Discussions with My Friend:
An Introduction to the Gospel of Jesus Christ By David Stewart

Return to Table of Contents

Chapter 10: Life Application

Life Application

Certain things are to be understood only in the doing.  One would not trust one's well-being to a pilot who had studied aviation theory but never flown a plane, nor would one go to a surgeon who had read anatomy books but never successfully operated.  It is likewise vain to seek to understand right paths of life living from armchair philosophers who have not set a personal example worthy of emulation, or to rely on academic debate and consensus to uncover the secrets of happy living.


Similarly, gospel principles are understood only as individuals implement them in their lives.  Jesus taught: "If anymanwilldo his [God's] will, he shall know of the doctrine, whether it be of God, or whether I speak of myself."[1]  It is vain to attempt to understand truth merely in a theoretical sense: only those who apply divine principles to nurture the seed of faith[2] are capable of attaining certain insights; those with intellectual awareness who fail to apply truths to their life lose the understanding that they once possessed.[3] Great spiritual luminaries like Buddha, Confucius, Socrates, Gandhi, Epictetus, Mother Teresa, and most significantly, Jesus, were not armchair philosophers, but exemplars known for positive lifestyle and service.


The Greek philosopher Epictetus wrote that there was little value to scholarly discourse and interpretation of truths without life application; the philosopher or lover of wisdom continually brought his life into harmony with truth:


 "When I find an interpreter, what remains is to make use of his instructions. This alone is the valuable thing. But, if I admire nothing but merely the interpretation, what do I become more than a grammarian instead of a philosopher.  When anyone, therefore, desires me to read Chrysippus [a philosopher] to him, I rather blush when I cannot show my actions agreeable and consonant to his discourse."[4]


In the modern world, philosophy has become a discipline of academic discussion largely divided from any practical implementation of principles. Anyone with a theory or opinion about life's meaning calls himself a philosopher, leading to endless debate but few answers.  Yet the term philosopher literally means lover of wisdom; the true lover of wisdom not only seeks but applies.  As understood by the Greeks, philosophy was not primarily theoretical, but intensely practical: it was the example of great philosophers like Socrates and Crysippus, and not rhetoric and sophistry, that gave credibility to their logical assertions.  They understood that there could be no true philosophy or love of wisdom without life application, because the personal implementation of principles of purity was the primary manner in which natural principles were deduced.  They were the greatest beneficiaries of their discoveries as they received the blessings that flow through the application true principles in personal life. Without life application, there is no possibility of resolving the difficult questions that face mankind.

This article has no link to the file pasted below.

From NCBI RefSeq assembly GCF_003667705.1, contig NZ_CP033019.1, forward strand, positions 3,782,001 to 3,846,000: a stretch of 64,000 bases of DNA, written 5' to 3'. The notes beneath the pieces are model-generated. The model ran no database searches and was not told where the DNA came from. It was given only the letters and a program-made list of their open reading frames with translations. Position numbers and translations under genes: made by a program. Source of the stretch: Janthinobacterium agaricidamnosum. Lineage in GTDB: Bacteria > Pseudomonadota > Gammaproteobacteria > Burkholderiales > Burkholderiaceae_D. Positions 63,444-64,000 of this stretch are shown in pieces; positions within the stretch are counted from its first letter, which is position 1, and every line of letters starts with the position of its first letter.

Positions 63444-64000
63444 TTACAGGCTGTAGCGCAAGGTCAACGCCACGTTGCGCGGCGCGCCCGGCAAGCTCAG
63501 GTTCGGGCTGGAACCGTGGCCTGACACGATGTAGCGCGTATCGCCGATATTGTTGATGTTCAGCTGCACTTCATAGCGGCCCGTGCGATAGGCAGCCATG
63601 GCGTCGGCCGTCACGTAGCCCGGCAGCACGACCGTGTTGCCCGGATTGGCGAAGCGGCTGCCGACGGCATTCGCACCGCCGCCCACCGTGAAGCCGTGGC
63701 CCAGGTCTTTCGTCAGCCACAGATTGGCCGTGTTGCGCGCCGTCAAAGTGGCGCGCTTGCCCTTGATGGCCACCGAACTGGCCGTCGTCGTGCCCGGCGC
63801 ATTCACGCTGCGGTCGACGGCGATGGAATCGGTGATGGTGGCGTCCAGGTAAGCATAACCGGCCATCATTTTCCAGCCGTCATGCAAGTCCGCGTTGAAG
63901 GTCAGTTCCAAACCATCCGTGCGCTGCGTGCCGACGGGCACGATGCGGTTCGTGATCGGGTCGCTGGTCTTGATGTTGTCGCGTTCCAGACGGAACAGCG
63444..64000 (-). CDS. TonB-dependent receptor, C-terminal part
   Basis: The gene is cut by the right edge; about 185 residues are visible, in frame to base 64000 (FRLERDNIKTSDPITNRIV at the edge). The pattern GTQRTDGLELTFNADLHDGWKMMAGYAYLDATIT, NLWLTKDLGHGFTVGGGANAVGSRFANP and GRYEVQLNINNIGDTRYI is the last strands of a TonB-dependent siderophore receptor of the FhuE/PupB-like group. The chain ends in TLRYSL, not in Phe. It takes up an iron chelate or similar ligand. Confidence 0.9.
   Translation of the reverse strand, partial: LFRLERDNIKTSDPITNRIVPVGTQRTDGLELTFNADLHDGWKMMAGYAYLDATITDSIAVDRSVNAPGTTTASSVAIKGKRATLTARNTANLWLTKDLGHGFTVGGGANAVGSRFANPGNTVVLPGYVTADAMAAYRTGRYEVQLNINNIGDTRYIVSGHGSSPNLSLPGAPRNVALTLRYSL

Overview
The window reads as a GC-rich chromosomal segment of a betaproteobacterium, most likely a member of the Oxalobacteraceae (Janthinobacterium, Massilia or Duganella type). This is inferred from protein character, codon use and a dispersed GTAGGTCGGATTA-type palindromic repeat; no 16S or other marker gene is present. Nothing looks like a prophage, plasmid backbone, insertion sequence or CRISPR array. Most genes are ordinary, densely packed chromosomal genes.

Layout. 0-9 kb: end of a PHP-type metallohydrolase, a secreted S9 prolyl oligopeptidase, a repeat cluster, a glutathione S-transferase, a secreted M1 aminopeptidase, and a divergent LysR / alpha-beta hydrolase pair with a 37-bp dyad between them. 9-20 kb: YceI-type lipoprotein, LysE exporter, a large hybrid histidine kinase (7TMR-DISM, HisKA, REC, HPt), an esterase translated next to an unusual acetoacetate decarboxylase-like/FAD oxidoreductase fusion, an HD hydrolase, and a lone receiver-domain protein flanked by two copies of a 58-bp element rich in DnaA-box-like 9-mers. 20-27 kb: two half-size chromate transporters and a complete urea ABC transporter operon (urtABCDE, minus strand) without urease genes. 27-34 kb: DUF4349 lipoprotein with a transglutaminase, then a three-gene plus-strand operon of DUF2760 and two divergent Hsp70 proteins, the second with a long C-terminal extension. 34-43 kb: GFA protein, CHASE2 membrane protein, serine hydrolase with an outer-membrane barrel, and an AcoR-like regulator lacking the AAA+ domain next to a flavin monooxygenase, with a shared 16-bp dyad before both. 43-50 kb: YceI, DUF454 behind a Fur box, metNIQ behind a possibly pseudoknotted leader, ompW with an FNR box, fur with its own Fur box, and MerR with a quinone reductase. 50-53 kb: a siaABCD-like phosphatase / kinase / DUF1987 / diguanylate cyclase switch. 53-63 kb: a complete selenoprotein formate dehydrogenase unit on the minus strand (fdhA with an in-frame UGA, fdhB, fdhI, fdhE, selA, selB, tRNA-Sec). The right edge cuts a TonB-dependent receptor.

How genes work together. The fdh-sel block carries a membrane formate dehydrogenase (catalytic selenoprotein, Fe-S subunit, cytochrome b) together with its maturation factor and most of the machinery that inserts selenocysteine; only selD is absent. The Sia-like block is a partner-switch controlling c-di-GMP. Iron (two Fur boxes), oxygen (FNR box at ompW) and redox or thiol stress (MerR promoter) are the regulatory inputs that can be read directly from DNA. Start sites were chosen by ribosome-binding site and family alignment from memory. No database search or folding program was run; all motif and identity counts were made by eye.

The knowledge that comes from doing cannot be transferred by telling alone. Teachers and mentors may help, yet full understanding comes only from choosing to apply true principles for oneself and experiencing their fruits.  Study and contemplation are essential, yet some truths can be fully understood only as we undertake to experiment upon the word and nourish the seed of faith in our heart by applying divine principles in our life. The Book of Mormon prophet Alma wrote:


Now, we will compare the word unto a seed. Now, if ye give place, that a seed may be planted in your heart...Every seed bringeth forth unto its own likeness...As the tree beginneth to grow, ye will say: Let us nourish it with great care, that it may get root, that it may grow up, and bring forth fruit unto us. And now behold, if ye nourish it with much care it will get root, and grow up, and bring forth fruit. But if ye neglect the tree, and take no thought for its nourishment, behold it will not get any root; and when the heat of the sun cometh and scorcheth it, because it hath no root it withers away, and ye pluck it up and cast it out. Now, this is not because the seed was not good, neither is it because the fruit thereof would not be desirable; but it is because your ground is barren, and ye will not nourish the tree, therefore ye cannot have the fruit thereof. And thus, if ye will not nourish the word, looking forward with an eye of faith to the fruit thereof, ye can never pluck of the fruit of the tree of life. But if ye will nourish the word, yea, nourish the tree as it beginneth to grow, by your faith with great diligence, and with patience, looking forward to the fruit thereof, it shall take root; and behold it shall be a tree springing up unto everlasting life.[5]


Life application puts all mankind on a level field before God. We are accountable to Him not primarily for intellect, scholarly attainment, professional distinction, or other achievements, which come easily to some and hard to others, but for character and choices which are within the grasp of each person.  The understanding gained from living true principles is real, yet constitutes a different kind of knowledge than that which is to be had from books. The application of true principles in our lives requires hard work and may stretch us beyond our comfort zones. But ultimately it is the only way to understand truth, and to experience the growth and life transformation which these truths offer.

[1] John 7:17

[2] see Alma chapter 32

[3] Luke 8:18, Alma 12:9-11

[4] Epictetus, The Enchiridion, translated by Elizabeth Carter, http://classics.mit.edu/Epictetus/epicench.html

[5] Alma 32:37-42